Scientist Focus: Pablo Garcia Reitboeck

Pablo Garcia Reitboeck

Dr Pablo Garcia Reitboeck

Earlier this year, Dr Pablo Garcia Reitboeck began a three-year Clinical Research Fellowship with Alzheimer’s Research UK. The grant sees Pablo, a doctor specialising in Neurology, divide his time between the clinic and the lab. We caught up with him to find out more about his work and why he became interested in dementia research.

Name and job title

Dr Pablo Garcia Reitboeck, Alzheimer’s Research UK Clinical Research Fellow at UCL Institute of Neurology

What does your research focus on?

I’m researching the role of the immune system in Alzheimer’s disease, and specifically the role of microglia, which are the brain’s resident immune cells. I’m interested in a particular gene called TREM2, which was recently discovered to be a risk factor for Alzheimer’s. TREM2 helps control microglia, so I want to know how this gene affects the function of these immune cells in the context of Alzheimer’s disease.

Human stem cells in culture - credit Pablo Garcia Reitboeck UCL

Human stem cells in culture – credit Pablo Garcia Reitboeck UCL

To do this I’m using stem cells derived from the skin of people with a particular variant of the TREM2 gene, which increases the risk of Alzheimer’s disease. Stem cells can be directed to become any other type of cell in the body, so we can generate immune cells from these stem cells and study them in the lab. It’s amazing when you look through the microscope and see stem cells, and then when you look back a few weeks later, having directed them down a particular path, they’ve become completely different types of cells.

Why is this area of research important?

Recent genetic studies have focused our attention on the role of the immune system in Alzheimer’s disease. They have given us a clue about where to look to understand the disease process. If we can find out how this genes contribute to Alzheimer’s disease, we can identify processes that can be targeted by drug companies to develop a treatment. The more complete a picture we have about what goes on in Alzheimer’s disease, the better we can fight it. At the same time, we’re trying to generate a model where we can test new treatments.

Discovering the TREM2 gene

Discovering the TREM2 gene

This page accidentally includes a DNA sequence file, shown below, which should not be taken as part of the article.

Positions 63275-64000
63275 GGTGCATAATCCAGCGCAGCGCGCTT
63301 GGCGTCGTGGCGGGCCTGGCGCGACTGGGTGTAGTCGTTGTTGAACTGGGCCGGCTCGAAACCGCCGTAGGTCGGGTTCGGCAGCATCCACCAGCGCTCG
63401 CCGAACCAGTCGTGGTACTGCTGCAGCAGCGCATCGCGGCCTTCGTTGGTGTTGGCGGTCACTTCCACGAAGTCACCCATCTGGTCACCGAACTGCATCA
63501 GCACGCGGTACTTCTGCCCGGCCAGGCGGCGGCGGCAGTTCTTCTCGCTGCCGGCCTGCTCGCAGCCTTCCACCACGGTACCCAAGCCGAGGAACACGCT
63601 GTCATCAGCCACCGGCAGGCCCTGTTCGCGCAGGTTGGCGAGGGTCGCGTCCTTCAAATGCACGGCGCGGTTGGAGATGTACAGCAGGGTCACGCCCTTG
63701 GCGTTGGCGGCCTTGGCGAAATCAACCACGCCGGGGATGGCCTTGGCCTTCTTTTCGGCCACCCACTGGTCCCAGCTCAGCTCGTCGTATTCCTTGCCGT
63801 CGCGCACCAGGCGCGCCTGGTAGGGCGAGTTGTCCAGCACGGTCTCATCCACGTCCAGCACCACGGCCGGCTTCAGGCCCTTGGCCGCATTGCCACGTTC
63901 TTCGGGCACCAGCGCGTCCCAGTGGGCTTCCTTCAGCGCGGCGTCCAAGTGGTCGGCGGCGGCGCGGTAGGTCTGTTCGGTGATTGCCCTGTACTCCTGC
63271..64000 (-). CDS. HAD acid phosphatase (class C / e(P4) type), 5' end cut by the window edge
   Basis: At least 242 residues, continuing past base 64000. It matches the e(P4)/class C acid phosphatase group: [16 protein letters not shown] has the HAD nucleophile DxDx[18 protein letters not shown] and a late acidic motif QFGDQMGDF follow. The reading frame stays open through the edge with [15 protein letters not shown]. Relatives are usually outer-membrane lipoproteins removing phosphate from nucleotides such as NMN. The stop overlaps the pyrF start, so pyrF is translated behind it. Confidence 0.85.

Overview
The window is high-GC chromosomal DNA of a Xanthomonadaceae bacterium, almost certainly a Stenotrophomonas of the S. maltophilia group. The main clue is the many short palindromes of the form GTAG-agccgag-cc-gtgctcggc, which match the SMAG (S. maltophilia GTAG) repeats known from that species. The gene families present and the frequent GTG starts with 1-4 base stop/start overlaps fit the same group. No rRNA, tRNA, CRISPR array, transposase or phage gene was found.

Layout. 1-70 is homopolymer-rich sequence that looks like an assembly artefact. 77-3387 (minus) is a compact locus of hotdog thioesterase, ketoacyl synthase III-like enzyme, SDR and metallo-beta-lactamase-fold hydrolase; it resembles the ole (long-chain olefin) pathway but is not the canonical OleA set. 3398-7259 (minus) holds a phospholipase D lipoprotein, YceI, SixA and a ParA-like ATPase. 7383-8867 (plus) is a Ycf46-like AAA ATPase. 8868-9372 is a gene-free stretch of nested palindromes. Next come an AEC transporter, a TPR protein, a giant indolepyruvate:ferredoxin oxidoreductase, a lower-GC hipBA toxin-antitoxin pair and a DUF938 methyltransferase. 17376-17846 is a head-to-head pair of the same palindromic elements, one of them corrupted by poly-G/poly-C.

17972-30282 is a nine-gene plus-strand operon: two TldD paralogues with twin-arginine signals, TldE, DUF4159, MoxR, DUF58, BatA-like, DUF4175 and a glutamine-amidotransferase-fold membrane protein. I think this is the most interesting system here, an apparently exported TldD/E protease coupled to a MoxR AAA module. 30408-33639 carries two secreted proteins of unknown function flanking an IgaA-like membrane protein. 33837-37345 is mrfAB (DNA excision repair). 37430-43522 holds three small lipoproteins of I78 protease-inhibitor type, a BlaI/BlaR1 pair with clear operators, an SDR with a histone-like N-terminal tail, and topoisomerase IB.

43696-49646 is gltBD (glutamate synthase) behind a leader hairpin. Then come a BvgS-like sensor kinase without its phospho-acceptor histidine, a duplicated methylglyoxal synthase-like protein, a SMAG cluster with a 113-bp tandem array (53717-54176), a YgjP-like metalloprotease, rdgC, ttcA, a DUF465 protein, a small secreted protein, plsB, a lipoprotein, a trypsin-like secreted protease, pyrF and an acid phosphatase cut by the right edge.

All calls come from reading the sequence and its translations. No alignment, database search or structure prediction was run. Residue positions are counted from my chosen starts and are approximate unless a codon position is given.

What’s been your career path to date?

I studied medicine at the University of Vienna, and became interested in neuroscience as a student during an elective at Emory University in Atlanta. I first became interested in specialising in Neurology when I did an elective at Pitié-Salpêtrière Hospital in Paris, where I met patients with a variety of neurological diseases such as Parkinson’s.

After finishing my medical degree, I moved to the University of Cambridge, where I undertook a PhD in Prof Maria Grazia Spillantini’s laboratory. I worked on Parkinson’s disease, and studied a protein called alpha-synuclein, which plays a key role in Parkinson’s. In the same research institute there was also a lot of stem cell work going on at the time, and I was fascinated by the work my colleagues were doing and the potential of stem cells.

After my PhD I went on to advance my clinical training in general medicine and Neurology, and became a Specialist Registrar in Neurology at St George’s Hospital in London.

What’s been the highlight of your career so far?

I was very happy and privileged to receive this fellowship from Alzheimer’s Research UK, which meant that I was able to embark on my own research project and continue my research career.

You’ve spent the past few years working solely as a clinician. Did you always know you wanted to go back into the lab?

Yes, it was something I always wanted to do. Neurology is a specialty where we still do not have treatments for many conditions, so research becomes extremely important.

What advice would you give to other clinicians considering branching out into research?

In a way, you’re doing two jobs at the same time, but I find that research and clinical practice complement each other nicely. As a clinician I know what matters to patients, which helps you focus when doing research. I find it very inspiring and humbling as a researcher to meet the patients that are affected by the disorders that we investigate. A lot of scientists do not get that insight, and it really motivates you to go back to the lab to do research. It’s a privilege to be exposed to these two different worlds.

Of course it’s demanding to be a good doctor and a good researcher at the same time, but if you’re curious to learn about what causes a disease, it’s incredibly rewarding. It’s a very different environment that you find yourself in, and I would recommend it to everyone who is interested in research.

It also means you see first-hand the efforts that are going on to find a cure and you can tell patients about that work. In the dementia clinic where I work, I’ve seen that a lot of patients are very interested in participating in research. It’s very humbling to see patients go out of their way to be part of research and the effort to find a cure, even though it may not help them directly.

What do you do in your spare time/ outside the lab?

Living in London I’m lucky that there are lots of things on offer like concerts and the theatre – I’m a big fan of jazz so I enjoy going to jazz concerts. I’m also getting married soon, so at the moment I’m preparing for my wedding!

What’s the one thing you can’t live without?

I would have to say coffee.

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About the author

Kirsty Marais